Pictures of the ceremonies held across the UK and in Belgium marking 100 years since Britain joined World War One.
The Queen was also among those to pay their respects in Scotland when she attended a memorial service at Crathie Kirk Church in Aberdeenshire.
The Duke and Duchess of Cambridge, Prime Minister David Cameron and Prince Harry attended a twilight ceremony at the St Symphorien Military cemetery, near Mons, Belgium. Mons was the location of a large battle during WW1.
Prince William and David Cameron laid loose flowers as a mark of respect at the ceremony - rather than wreaths or poppies, which became a tradition after the end of World War One.
Across the country lights were switched off and candles were lit, including outside Number 10 Downing Street, as people remembered all those who lost their lives during WW1.
The lights were also switched off at the Houses of Parliament, as part of the UK-wide "Lights Out" event. The day before the war began the then-foreign secretary Sir Edward Grey said: "The lamps are going out all over Europe; we shall not see them lit again in our lifetime."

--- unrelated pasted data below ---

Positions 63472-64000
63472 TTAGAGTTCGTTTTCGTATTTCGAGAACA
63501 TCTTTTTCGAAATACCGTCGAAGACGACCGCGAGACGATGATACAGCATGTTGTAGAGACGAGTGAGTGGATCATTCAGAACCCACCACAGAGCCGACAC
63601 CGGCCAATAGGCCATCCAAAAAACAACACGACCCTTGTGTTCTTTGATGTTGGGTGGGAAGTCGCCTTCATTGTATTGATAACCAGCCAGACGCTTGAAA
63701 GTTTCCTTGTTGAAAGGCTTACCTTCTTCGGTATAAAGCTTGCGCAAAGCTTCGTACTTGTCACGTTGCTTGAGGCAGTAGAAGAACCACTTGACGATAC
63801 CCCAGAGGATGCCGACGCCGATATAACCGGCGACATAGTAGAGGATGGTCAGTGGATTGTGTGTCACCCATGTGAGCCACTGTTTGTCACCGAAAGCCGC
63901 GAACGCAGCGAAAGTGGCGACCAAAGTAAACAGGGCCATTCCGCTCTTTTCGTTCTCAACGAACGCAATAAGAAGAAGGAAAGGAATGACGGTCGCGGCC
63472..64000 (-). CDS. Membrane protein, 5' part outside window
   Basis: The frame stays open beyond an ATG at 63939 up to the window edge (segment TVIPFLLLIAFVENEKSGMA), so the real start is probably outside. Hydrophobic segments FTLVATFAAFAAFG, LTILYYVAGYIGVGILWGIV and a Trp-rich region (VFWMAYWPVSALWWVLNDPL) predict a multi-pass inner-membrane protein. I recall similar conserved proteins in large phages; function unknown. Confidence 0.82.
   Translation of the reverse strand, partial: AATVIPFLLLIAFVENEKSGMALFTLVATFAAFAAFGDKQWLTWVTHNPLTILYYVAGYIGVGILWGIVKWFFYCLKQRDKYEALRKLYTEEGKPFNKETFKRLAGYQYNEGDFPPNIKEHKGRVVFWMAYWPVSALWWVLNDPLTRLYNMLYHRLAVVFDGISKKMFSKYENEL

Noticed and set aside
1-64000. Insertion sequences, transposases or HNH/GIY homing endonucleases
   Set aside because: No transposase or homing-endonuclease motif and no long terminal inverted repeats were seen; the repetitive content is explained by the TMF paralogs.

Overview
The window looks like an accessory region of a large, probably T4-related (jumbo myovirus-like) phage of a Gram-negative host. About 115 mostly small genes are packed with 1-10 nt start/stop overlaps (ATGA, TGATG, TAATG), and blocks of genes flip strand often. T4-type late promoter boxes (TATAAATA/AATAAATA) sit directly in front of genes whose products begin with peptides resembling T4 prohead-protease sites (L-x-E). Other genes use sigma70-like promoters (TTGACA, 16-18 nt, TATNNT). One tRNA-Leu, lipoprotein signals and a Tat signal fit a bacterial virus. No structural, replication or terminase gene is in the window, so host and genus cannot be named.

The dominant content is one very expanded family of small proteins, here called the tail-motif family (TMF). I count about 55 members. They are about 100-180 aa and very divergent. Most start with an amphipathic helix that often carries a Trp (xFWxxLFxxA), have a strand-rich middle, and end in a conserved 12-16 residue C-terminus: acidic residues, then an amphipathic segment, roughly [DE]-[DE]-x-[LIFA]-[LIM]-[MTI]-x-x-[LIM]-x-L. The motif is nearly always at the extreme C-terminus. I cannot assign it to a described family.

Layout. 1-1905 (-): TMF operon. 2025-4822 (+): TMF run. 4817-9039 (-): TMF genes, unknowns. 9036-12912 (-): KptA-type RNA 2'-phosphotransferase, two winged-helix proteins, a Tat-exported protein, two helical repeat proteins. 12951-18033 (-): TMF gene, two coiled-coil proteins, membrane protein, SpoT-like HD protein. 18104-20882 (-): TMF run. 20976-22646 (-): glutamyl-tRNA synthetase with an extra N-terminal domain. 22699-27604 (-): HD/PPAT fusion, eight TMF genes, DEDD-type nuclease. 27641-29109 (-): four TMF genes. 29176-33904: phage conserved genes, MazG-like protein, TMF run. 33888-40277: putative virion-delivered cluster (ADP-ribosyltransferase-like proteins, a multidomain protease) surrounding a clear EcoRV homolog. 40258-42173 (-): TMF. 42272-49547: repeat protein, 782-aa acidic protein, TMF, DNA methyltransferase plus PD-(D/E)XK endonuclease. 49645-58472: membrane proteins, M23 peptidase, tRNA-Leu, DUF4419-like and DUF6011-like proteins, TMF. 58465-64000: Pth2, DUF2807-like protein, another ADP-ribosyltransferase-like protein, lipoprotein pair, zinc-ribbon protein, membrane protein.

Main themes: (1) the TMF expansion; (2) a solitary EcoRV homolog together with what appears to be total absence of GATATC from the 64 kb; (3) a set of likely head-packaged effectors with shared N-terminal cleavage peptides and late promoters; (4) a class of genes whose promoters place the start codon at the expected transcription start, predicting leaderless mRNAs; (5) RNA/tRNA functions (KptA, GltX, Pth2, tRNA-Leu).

A service was held at Westminster Abbey, in London, where a light installation called Spectra beamed a column of white light into the sky while a candle-lit prayer vigil was held inside.
Members of re-enactment group the Great War Society were showered by poppies in a ceremony at the Tank Museum in Bovington, Dorset, on Monday.
King Philippe of Belgium was met by a girl dressed in white in Liege. She carried a white balloon as a sign of peace.
The Duke and Duchess of Cambridge spoke to French President Francois Hollande at the ceremony.
Prince Harry laid a wreath and met members of the armed forces during a visit to Folkestone, Kent.
Also in Folkestone, balloons decorated with poppies and carrying the names of soldiers who died during the war were released into the sky.
The Tower of London moat has been turned red by 888,246 ceramic poppies, one for every British and Commonwealth soldier killed during the war.
100 white crosses have been placed outside New Zealand's parliament building in Wellington, in memory of the more than 18,000 New Zealand troops killed in WW1.